How do you reach the hardest-to-reach people?

Posted by on 19 December 2012 | 1 Comments

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The Equinox Wandsworth service is one answer. Muneer Butt and Paul Thomas are the Equinox Floating Support Outreach Workers in Wandsworth with a mission to find and support some of borough’s most vulnerable people. They were voted best performing team of the year in Wandsworth’s Housing Department in 2012, working in conjunction with voluntary staff from various departments in Housing.

Paul and Muneer explain the two sides of the Equinox Wandsworth service:

Street outreach

“Firstly, we do street outreach work with homeless people in Wandsworth. These are very hard to reach clients, who often have a multitude of ailments including diagnosed mental ill health and drug and /or alcohol dependence.

“We try to encourage people who are homeless to come with us to the Housing Department, as they are recognised by London Borough of Wandsworth as high priority – but there can be a lot of resistance. For example a mother and daughter we work with here – the obstacle in this case is a strong religious conviction that they are doing God’s work from the street, so they camp out. Other reasons people give are that they don’t want to be on benefits or they don’t want to be part of the housing system. This can be due to a bad experience in the past. It takes time and commitment to effect change.

“There are 205 entrenched rough sleepers in London. These are people who have been on the streets for years. Five out of this 205 in London are currently in Wandsworth – and Equinox are working with them all.  At the last review by London Borough of Wandsworth, they were all deemed as being successfully managed by Equinox.”

Floating support

“The other side of our work at Equinox Wandsworth is the floating support service – we work with service users in their own accommodation, whether that’s temporary or permanent.

“We are based in the Housing Department at London Borough of Wandsworth because they refer their tenants rather than evict them – eg for non-payment of rent, antisocial behaviour, drug or alcohol use. It’s a 12 week programme we operate with each service user and every client is different, so we create a very personalised structure. This programme is very flexible and can be extended for the most vulnerable and those who need more support.  Some people we see multiple times a week. We are currently working with 42 people in Wandsworth.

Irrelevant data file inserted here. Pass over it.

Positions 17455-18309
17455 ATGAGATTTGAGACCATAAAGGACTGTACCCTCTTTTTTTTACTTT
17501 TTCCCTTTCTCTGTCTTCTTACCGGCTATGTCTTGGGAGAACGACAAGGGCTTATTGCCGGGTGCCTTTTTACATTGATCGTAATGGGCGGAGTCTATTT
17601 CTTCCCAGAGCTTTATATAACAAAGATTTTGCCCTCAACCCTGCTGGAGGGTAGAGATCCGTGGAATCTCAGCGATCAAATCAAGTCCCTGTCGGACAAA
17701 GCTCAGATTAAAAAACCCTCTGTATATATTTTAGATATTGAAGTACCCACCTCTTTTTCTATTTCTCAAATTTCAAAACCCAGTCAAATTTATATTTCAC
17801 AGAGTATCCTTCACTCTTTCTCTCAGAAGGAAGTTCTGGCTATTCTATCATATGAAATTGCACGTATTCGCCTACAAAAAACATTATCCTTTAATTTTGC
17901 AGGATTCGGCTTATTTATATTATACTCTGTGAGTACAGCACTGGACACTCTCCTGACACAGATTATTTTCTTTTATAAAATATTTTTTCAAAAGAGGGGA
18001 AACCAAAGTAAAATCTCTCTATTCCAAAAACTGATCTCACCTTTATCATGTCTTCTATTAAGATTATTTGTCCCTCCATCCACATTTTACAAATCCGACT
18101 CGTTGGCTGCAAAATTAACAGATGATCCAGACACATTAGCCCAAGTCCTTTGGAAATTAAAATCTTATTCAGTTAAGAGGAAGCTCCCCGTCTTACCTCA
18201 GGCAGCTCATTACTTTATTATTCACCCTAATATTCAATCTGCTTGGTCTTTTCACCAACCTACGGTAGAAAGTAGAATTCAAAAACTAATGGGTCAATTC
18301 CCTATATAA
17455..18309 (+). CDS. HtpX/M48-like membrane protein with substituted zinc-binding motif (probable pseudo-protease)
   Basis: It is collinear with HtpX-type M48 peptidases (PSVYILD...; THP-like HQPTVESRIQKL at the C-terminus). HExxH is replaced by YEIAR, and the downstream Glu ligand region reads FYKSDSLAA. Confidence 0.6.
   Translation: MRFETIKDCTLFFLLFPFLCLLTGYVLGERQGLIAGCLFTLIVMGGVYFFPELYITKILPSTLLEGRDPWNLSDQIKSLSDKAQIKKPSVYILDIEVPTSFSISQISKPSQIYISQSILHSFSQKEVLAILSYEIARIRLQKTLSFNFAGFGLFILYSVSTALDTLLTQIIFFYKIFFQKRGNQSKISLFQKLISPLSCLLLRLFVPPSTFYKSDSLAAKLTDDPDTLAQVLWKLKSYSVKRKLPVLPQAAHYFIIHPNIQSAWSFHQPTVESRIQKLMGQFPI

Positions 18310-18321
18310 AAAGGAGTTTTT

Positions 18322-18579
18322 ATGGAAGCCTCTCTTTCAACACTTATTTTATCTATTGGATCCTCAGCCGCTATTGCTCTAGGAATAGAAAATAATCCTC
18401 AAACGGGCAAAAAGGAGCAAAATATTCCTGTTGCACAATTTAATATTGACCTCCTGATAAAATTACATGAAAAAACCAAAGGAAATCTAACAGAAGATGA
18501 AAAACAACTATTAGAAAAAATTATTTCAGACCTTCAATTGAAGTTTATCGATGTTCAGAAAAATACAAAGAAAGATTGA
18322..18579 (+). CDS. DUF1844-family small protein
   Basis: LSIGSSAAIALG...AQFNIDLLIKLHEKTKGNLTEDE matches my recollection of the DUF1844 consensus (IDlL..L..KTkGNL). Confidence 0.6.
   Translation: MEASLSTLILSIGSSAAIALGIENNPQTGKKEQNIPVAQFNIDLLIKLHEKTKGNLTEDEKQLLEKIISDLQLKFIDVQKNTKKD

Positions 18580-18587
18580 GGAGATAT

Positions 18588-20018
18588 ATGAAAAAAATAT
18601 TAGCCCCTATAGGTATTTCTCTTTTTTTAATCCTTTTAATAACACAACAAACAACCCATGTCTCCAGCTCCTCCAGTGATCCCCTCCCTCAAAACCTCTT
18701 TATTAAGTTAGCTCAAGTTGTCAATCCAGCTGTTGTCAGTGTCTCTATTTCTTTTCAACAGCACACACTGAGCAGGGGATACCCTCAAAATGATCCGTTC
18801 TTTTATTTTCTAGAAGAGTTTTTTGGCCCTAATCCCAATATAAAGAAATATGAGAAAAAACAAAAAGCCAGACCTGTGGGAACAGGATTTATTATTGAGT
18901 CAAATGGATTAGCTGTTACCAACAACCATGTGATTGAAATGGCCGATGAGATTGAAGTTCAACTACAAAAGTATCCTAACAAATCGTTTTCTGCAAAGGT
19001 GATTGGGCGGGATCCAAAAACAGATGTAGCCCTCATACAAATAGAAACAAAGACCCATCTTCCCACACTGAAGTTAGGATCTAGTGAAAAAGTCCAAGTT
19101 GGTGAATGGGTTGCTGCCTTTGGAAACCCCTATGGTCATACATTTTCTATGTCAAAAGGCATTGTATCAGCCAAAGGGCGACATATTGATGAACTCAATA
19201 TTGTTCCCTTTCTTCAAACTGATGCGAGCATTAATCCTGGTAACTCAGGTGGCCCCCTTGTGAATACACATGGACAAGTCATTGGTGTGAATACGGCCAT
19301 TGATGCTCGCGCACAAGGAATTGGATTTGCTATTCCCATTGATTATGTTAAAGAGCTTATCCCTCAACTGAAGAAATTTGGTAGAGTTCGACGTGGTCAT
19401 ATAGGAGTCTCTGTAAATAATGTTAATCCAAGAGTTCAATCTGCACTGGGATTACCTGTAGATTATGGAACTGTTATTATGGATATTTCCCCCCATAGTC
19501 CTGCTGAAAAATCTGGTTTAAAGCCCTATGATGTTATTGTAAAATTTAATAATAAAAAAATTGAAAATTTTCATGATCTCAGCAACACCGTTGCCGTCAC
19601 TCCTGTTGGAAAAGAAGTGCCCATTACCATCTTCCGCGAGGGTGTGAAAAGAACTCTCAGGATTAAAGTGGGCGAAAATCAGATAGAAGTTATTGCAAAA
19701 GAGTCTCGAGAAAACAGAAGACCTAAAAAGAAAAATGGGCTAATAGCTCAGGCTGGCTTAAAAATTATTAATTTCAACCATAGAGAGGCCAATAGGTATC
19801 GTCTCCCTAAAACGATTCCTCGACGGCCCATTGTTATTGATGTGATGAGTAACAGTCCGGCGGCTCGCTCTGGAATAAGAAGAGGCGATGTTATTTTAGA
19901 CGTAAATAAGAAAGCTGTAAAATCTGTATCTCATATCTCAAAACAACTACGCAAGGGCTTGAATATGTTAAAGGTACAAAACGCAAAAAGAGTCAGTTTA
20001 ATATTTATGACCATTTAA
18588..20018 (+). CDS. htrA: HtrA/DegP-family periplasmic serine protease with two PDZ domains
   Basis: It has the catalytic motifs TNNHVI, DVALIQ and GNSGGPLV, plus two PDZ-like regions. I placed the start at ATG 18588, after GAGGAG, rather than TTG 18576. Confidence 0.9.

“One of our main roles is to offer pathways for our clients into services – for example treatment for alcohol and drug dependence, health services etc. One man we’ve worked with recently was suffering from an alcohol-related disease called Korsakoff’s Syndrome, (thiamine deficiency in the brain which results in memory loss, induced by chronic alcohol dependence). There were no treatment services who were willing to engage with him – as they said he wouldn’t be able to follow group work or benefit from 1-2-1 counselling. We worked with the GP and social worker to push his case and we managed to get him into detox and then into a rehab – to this day he is clean and he is now able to hold a conversation, he recognises us when we meet up, he is getting better.”

What skills do you need as a worker?

“As workers, it’s essential to have passion to do this – there are obviously the qualifications that we have, for example NVQ 3 in Health & Social Care and Substance Misuse. But you need so much more than this. You must have compassion for the service users – they are so often targeted as bad or antisocial people by society. We are talking about empowering people who are some of the hardest to reach. We are trying to help them make major life changes – which is no easy task, even with the most motivated of people. We need patience and flexibility. We work all year round in all weathers at times of the day or night to suit our service users. We meet in cafes or parks. We take care always to use people’s names and treat people with respect.”

“Another really critical part of our work is communication with partner agencies such as the police and social services – it’s about sharing information as quickly as possible. One recent example was to do with a person we weren’t actually working with but there were lots of sightings of a woman looking dishevelled in the area. We didn’t know her name or nationality, but there was a concern from all partners to find her due to a tragic incident occurring in the area. We have a system called CHAIN, a national database where we share information. The information that Equinox put on to the CHAIN resulted in her being identified and now the Safety Neighbourhood Team (SNT), the Anti-Social Behaviour Division and social services are involved to help her.

“We do also supervise trainee social workers – they come from organisations like West London University, Holloway University, Lambeth College. We also have volunteers and NVQ students too. We are training to be NVQ assessors to get more out of the service. It adds to an extra 100 days into the service.”

Visit the Equinox Wandsworth service page for more about the service and how to get in touch.

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  • Hey, glad to hear you're both still carrying out the good work!!



    Posted by Sandra Waters, 19/08/2013 10:26am (4 years ago)

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